DOXA 2015 Overview

doxa_logo_greyscaleThe 14th edition of Vancouver’s documentary festival, DOXA, begins today, Thursday, April 30, and runs through Sunday, May 10, presenting more than fifty new and retrospective features in its program, including opener HOW TO CHANGE THE WORLD, the Sundance award winning history of Greenpeace; and closer IRIS, the late Al Maysles portrait of style doyen Iris Apfel. Other notable program selections follow:

ithinkyouretotallywrongAmong the fest’s Special Programs this year is a sidebar on Satire & Subversion. Films featured here include: James Franco’s I THINK YOU”RE TOTALLY WRONG: A QUARREL (pictured), a meta-doc on the adaptation of David Shields book; Hazem Alhamwi’s FROM MY SYRIAN ROOM, a personal meditation on life in Syria before the 2011 uprising; and Kurt Walker’s HIT 2 PASS, which explores a long-standing demolition derby in British Columbia.

cutouttheeyesRecent Chinese cinema is the focus of Wild Grass, another Special Programs sidebar. Among the selections here are Xu Tong’s CUT OUT THE EYES (pictured), about itinerant performers in Mongolia; and Shen Jie’s KARST ELEGIES, a microcosmic exploration of China’s development as observed through the filmmaker’s home village.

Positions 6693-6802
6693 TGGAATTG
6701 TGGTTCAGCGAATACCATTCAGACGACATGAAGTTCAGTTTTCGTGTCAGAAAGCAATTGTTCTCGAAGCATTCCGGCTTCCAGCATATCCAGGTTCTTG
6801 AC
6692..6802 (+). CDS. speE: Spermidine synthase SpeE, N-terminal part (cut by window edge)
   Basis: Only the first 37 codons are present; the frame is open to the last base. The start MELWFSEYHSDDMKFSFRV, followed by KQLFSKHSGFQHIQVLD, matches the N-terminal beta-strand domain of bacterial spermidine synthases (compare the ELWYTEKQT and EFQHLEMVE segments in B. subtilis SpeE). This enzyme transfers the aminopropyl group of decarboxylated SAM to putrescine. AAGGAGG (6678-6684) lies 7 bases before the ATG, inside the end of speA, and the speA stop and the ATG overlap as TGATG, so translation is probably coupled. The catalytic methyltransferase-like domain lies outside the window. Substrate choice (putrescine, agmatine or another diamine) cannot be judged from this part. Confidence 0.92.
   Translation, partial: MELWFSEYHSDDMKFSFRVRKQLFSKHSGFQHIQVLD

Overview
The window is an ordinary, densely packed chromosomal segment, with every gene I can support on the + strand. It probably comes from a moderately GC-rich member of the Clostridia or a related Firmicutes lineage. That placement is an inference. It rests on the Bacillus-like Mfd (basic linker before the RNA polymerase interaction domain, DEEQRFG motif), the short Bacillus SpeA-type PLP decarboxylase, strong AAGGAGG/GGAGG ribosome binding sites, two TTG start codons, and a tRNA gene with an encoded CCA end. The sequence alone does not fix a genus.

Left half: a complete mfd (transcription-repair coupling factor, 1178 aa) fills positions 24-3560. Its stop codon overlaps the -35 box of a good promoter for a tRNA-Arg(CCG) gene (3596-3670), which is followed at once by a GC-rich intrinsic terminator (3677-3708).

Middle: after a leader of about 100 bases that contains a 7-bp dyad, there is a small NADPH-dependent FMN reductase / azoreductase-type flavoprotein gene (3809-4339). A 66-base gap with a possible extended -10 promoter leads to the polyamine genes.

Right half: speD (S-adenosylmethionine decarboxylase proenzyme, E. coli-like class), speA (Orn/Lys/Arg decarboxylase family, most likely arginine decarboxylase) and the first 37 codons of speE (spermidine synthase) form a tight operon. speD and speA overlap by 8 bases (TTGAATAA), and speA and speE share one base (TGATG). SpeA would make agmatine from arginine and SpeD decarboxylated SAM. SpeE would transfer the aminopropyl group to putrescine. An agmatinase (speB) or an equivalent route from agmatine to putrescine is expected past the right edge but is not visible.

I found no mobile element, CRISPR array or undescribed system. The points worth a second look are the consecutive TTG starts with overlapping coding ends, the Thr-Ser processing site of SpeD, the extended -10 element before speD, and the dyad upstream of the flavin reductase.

cincinnatigoddamn3Other Special Programs include the festival’s social action section, Justice Forum, which includes films like April Martin and Paul Hill’s CINCINNATI GODDAMN (pictured), a look back at the police deaths of two unarmed African American men in 2001; French French, a section of Gallic nonfiction, both retrospective and recent, including films like Ioanis Nuguet’s SPARTACUS & CASSANDRA; and the youth-focused Rated Y for Youth, with films such as Victoria Lean’s AFTER THE LAST RIVER, which explores the reaction to a diamond company beginning mining operations in the vicinity of an Ontario First Nations community.

monstermanDOXA’s general program reflects a wide selection of curated films that have already made a splash elsewhere on the circuit, as well as less familiar work. Among the latter are: Antti Haase’s look at the unexpected success of Finland’s metal band Lordi, MONSTERMAN (pictured); Stefan Schaefer’s portrait of poet WS Merwin, EVEN THOUGH THE WHOLE WORLD IS BURNING; Cliff Caines’ exploration of an Ontario mine and its workers, A ROCK AND A HARD PLACE; and Kevin Nikkel’s examination of early Canadian cinematic representations of First Nations people, ON THE TRAIL OF THE FAR FUR COUNTRY.

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